Driving in Costa Rica

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Driving in Costa Rica – the good and the bad!

Driving in Costa Rica has a lot of advantages when you travel. With a car, you get the freedom to do what you want and to travel where you want and there really isn’t any restrictions on when you have to leave or go places. But driving in Costa Rica has its disadvantages and also its challenges. So even though it is probably the best way to get around the country, it is also very important that you inform yourself about the general behavior of Costa Rica drivers and what to expect on the road.

General information and tips

  • There are in fact traffic rules but Costa Ricans generally do not stick to them. Make sure you are vigilant at all times.
  • On the Highway the speed limit is usually 90 km/h. The road signs are in kilometers and you drive on the right side of the road.
  • Any tourist should be able to drive in Costa Rica with the license they obtained in their home country – as long as it is up to date.
  • Use WAZE to navigate through the country. Ticos swear by this app as being the best GPS system.

Travel times

1.San Jose to Manuel Antonio: 3.75 hours
2.San Jose to Arenal: 4 hours 
3.San Jose to Tamarindo: 5 hours 
4.San Jose to Puerto Viejo: 3.75 hours 
5.San Jose to Monteverde: 5 hours 
6.San Jose to Jaco: 2 hours 
7.San Jose to Golfito: 8 hours

Perhaps you took a look at Google Maps and saw that most of the traveling times stated there are shorter. However, Google Maps does not consider the road conditions or indeed the mountain roads. It is a general rule that you have to add between 30 minutes to an hour to the traveling time Google Maps gives you.

Driving in Costa Rica roadways

 

Road conditions and traffic when driving in Costa Rica

There is a big difference between driving in a city like San Jose and a more rural area. San Jose is best avoided during rush hour and it is safest to drive between the hours of 9am and 3pm. Costa Rica is investing quite a bit into its roads but even on the paved roads you will still encounter the occasional pothole, so take care. The more remote the destination, the rougher the road conditions.

When traveling off the beaten path, especially when you plan on driving to a national park or a more remote area by the coast during dry season as well as rainy season, you should definitely contact your car rental and request a vehicle with four-wheel drive so you won’t have any trouble navigating the route.

Some practical tips for first timers

Driving in a new country can be intimidating but it is all about understanding the “driving language”. Here are some tips on how to be confident on the road in Costa Rica.

  • Even though your natural instinct would be to use your blinkers before turning into a new lane, this is not necessarily how Costa Ricans do it. In this situation, make sure you check more than once and even try to make eye contact with the driver. They will usually gesture or blink their lights when letting you go ahead of them.
  • Even though some roads don’t have painted lines in the center, they might still be a two-way street. To be on the safe side, always keep to the right regardless.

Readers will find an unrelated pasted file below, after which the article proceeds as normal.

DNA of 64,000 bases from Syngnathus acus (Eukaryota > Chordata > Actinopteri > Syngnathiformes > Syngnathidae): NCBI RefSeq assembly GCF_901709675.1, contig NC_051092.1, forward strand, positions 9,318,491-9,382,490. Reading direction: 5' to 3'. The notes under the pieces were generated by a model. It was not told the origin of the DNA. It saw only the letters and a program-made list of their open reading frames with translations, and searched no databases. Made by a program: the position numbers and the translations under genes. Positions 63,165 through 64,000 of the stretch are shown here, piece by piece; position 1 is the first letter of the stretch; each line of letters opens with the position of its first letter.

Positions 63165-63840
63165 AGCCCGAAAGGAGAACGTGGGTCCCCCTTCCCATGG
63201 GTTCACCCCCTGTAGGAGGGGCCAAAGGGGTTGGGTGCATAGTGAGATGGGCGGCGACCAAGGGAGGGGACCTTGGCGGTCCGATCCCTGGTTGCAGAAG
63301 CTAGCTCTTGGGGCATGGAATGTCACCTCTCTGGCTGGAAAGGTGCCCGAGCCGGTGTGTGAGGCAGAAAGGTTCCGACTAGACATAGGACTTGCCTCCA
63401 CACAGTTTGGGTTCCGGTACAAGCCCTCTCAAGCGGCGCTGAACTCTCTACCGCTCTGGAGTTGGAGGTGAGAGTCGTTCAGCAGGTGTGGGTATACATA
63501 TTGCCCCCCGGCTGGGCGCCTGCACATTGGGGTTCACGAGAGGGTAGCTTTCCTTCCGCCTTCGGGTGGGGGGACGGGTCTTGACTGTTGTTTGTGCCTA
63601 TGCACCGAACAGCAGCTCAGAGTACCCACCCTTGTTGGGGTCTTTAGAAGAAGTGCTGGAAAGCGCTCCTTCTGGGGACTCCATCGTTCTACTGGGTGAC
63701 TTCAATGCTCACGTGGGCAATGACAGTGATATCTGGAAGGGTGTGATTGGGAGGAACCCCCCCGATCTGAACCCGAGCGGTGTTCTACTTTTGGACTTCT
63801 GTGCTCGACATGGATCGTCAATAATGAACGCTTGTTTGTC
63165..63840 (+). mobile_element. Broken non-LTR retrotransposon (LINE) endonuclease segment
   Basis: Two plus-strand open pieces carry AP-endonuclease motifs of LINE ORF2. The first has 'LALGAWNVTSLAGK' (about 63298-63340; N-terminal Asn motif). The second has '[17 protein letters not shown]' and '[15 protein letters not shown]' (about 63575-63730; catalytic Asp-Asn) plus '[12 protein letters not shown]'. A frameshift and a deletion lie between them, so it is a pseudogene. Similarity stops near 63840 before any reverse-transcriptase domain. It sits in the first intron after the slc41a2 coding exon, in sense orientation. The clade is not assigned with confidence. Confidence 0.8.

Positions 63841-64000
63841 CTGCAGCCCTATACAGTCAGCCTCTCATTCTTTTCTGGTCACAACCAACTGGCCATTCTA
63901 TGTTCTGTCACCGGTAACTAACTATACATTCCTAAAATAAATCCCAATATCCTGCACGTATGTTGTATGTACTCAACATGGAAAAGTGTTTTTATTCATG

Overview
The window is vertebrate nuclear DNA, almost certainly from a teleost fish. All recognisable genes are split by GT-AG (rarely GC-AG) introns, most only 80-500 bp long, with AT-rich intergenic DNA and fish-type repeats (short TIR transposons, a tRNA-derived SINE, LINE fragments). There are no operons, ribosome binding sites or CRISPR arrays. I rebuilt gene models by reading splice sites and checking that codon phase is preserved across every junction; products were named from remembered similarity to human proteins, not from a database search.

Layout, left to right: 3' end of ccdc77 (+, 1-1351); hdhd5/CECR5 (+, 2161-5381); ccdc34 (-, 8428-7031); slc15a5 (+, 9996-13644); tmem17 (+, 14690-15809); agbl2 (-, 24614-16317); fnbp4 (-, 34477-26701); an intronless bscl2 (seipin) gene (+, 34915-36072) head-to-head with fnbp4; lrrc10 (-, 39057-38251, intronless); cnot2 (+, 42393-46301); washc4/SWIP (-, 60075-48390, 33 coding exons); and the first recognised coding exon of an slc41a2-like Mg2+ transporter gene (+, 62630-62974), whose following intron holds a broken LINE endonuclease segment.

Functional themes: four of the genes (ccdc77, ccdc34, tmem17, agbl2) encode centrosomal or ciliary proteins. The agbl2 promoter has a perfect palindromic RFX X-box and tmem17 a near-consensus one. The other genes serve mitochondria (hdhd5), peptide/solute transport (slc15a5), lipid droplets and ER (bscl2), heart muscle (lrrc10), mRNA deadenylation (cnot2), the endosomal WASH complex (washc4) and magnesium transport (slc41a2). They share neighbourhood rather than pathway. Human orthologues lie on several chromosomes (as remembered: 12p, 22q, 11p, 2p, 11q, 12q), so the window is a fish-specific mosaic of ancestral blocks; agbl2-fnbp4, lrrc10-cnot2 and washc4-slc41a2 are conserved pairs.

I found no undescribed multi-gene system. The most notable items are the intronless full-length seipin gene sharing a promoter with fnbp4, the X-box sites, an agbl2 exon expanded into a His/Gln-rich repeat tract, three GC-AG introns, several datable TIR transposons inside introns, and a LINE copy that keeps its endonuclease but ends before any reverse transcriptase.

• If you are in a situation where you are stopping to let pedestrians cross, make sure to warn the drivers behind you by flashing your emergency lights to warn them not to pass you by and possibly hit the pedestrian.
  • A good way to avoid damaging your car in one of the potholes is to adjust your driving to some of the of the others on the road. If you see a car maneuvering or slowing down in particular areas, do the same. Especially when driving at night or when it is rainy and the roads are less visible.
  • When trying to find a place on the parking lot, try to find a place when you leave enough room for you to be able to exit again. Ticos tend to park really closely together!
  • Use common sense like you would in situations back home, be vigilant, and always stay calm.
  • Drivers communicate to each other using their blinkers and lights. When you are stuck behind a truck on a mountainous road, they tend to use their left blinker to tell you it is safe to pass by.
  • Always keep an eye on the motorcycles and scooters! There are a lot of them driving around in San Jose as well as the rest of the country and they tend to run red lights as well as sway throughout standing traffic. Make sure you check for these when crossing the streets. In the more rural areas scooters are very common and often carry entire families on them. They too tend to pay little mind to traffic rules so make sure you drive in big curves around them.
  • It may not seem very organized at times, but people do get pulled over by the police for alcohol tests and speeding (over 120 km/h) can be fined with a ticket of over 500 USD. Having over 0.76 in your blood can even result in imprisonment.
  • If a police officer pulls you over, make sure to always have registration ready and if you don’t speak Spanish, they will always be able to get someone who speaks English on the line.
  • Keep a keen eye on pedestrians. Sidewalks aren’t always provided and sometimes they have to walk on the streets.

Renting a car for your trip

Selecting the right rental company can be a challenge and we are always here to offer you advise on who best to use. Something that is very tempting but an instant red flag are the cheap rental companies. If they are a lot cheaper, this is usually because they omit certain information such as insurance. The safest approach is to go with an established and renowned rental agency such as Abode Rent a Car. Renting a car is a great way to explore the country and we will be happy to tell you more about the car companies you can use and trust!

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